Madrid's Santa run raises money for La Palma volcano victims
Rahul Pathak in Madrid
This year's annual charity event raised money for the victims of the Cumbre Vieja volcano in La Palma./Juan Medina/Reuters

This year's annual charity event raised money for the victims of the Cumbre Vieja volcano in La Palma./Juan Medina/Reuters


A sea of red hats and Santa suits can mean only one thing - that Madrid's annual Christmas run is back after its pandemic-enforced hiatus last year.
There was plenty of festive cheer and it's all for a good cause.


Fun Run for a Serious Cause
This year, proceeds from the race will help the victims of the Cumbre Vieja volcano eruption in La Palma. CGTN Europe spoke to some of the people taking part, one man said, "I think it's a great idea, these people really need it right now. They're going through a tough time. They had the volcano plus Covid. I think it's really important to help them."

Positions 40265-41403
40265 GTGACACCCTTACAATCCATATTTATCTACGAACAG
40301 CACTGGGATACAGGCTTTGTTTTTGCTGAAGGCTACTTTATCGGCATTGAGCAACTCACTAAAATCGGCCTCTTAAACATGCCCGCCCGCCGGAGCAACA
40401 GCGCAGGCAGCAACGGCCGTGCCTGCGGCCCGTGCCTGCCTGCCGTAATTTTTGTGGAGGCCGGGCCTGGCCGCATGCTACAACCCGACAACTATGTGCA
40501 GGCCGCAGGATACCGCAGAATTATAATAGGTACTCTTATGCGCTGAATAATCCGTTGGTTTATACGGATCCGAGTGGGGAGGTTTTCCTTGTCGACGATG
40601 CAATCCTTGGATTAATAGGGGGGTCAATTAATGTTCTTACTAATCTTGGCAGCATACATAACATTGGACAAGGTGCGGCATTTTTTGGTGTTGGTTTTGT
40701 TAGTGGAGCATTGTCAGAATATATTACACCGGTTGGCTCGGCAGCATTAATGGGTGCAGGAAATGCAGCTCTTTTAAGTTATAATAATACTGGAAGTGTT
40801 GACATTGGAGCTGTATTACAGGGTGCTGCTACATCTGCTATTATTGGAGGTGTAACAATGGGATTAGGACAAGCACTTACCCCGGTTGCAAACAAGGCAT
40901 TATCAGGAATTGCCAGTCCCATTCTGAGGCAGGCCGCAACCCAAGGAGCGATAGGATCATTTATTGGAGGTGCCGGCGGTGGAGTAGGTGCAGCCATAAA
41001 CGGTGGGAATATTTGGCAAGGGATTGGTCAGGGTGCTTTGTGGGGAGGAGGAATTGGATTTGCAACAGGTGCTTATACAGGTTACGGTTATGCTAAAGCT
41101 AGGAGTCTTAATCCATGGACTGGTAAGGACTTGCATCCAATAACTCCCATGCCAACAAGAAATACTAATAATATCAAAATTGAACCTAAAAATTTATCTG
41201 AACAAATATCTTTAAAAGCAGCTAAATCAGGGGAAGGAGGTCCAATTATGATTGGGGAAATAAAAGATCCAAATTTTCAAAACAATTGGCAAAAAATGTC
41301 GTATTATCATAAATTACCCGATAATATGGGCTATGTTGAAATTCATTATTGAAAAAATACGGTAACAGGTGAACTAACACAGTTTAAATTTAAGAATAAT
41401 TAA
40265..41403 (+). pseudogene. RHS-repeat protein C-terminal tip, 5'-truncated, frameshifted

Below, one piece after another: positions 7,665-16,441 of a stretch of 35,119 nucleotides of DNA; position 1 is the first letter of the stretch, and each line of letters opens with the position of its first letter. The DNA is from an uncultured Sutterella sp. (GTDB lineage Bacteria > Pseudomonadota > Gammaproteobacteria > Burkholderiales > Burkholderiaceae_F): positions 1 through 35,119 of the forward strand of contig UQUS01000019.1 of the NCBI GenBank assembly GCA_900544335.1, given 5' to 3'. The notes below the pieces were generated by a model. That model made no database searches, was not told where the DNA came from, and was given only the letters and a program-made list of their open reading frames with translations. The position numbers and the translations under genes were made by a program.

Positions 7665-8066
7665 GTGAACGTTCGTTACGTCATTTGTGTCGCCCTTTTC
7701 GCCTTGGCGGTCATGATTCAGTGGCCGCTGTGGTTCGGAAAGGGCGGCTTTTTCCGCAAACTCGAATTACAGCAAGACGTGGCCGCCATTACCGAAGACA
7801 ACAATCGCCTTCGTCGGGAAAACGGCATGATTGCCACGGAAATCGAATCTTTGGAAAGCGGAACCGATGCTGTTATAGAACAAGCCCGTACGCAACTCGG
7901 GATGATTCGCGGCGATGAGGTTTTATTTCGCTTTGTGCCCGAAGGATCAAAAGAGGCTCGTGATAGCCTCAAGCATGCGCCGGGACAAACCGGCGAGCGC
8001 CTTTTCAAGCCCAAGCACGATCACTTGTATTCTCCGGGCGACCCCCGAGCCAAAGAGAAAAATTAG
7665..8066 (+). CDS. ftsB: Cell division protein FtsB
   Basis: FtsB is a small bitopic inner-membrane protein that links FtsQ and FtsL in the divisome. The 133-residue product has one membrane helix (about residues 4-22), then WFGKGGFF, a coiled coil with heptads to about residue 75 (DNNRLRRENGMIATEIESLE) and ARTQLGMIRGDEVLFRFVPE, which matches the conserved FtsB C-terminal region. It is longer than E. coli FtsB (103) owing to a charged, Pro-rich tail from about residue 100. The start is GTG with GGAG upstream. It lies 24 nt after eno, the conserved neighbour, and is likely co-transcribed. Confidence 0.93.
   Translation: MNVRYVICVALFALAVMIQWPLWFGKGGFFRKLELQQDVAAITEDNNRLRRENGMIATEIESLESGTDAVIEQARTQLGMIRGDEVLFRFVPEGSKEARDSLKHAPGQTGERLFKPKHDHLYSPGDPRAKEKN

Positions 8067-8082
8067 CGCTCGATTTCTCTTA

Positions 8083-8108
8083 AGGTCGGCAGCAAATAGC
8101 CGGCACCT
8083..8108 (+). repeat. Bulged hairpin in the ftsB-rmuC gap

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A female runner said the hardships suffered by those on the island of La Palma had emotionally affected everyone in Spain. "They need all the help they can get. Every cent that can be raised is good because they need it. They have been in a critical situation for a couple of months now, whatever they need, let's give it to them."




An End in Sight?
The eruptions began three months ago and there is cautious optimism that the volcanic activity is coming to end. Tremors have fallen silent for the time being and there will be an anxious wait to see if it stays that way.

Close to 3,000 people were evacuated and residents have now been allowed back to their homes to help with the enormous clear up.

Life for some will never be the same again – large areas of farmland and homes were destroyed. Rosa Maria Mateos is a scientist from the Geological and Mining Institute of Spain.

She told CGTN Europe the eruptions may be coming to an end but the volcano's after-effects would be felt for some time yet. "The surface area the lava has covered is the size of approximately 80,000 Olympic swimming pools. A huge amount of lava was ejected out of the volcano. It will be months or even up to a year before that cools down."

Experts have said they will wait for another week, and if there is still no seismic activity - they will declare the volcanic eruptions over. The residents of La Palma will certainly hope the finishing line is in sight.

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